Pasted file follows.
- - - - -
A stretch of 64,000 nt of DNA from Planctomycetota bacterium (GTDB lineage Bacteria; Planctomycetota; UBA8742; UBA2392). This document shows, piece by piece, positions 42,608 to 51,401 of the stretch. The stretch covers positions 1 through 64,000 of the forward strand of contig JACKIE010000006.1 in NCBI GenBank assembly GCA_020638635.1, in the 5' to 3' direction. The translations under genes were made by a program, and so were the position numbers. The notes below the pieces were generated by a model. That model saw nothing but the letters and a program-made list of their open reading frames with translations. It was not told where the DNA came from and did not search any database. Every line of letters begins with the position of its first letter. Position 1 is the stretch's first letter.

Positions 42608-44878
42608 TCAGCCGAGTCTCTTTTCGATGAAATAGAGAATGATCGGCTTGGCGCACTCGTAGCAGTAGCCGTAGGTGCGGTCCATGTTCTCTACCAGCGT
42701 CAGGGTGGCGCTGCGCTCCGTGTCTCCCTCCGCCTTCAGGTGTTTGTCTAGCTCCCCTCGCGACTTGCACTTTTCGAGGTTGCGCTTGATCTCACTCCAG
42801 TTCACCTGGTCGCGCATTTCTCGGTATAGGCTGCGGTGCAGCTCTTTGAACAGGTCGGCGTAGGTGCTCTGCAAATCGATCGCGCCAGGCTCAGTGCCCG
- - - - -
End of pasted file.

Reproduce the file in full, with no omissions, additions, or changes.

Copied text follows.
A stretch of 64,000 nt of DNA from Planctomycetota bacterium (GTDB lineage Bacteria; Planctomycetota; UBA8742; UBA2392). This document shows, piece by piece, positions 42,608 to 51,401 of the stretch. The stretch covers positions 1 through 64,000 of the forward strand of contig JACKIE010000006.1 in NCBI GenBank assembly GCA_020638635.1, in the 5' to 3' direction. The translations under genes were made by a program, and so were the position numbers. The notes below the pieces were generated by a model. That model saw nothing but the letters and a program-made list of their open reading frames with translations. It was not told where the DNA came from and did not search any database. Every line of letters begins with the position of its first letter. Position 1 is the stretch's first letter.

Positions 42608-44878
42608 TCAGCCGAGTCTCTTTTCGATGAAATAGAGAATGATCGGCTTGGCGCACTCGTAGCAGTAGCCGTAGGTGCGGTCCATGTTCTCTACCAGCGT
42701 CAGGGTGGCGCTGCGCTCCGTGTCTCCCTCCGCCTTCAGGTGTTTGTCTAGCTCCCCTCGCGACTTGCACTTTTCGAGGTTGCGCTTGATCTCACTCCAG
42801 TTCACCTGGTCGCGCATTTCTCGGTATAGGCTGCGGTGCAGCTCTTTGAACAGGTCGGCGTAGGTGCTCTGCAAATCGATCGCGCCAGGCTCAGTGCCCG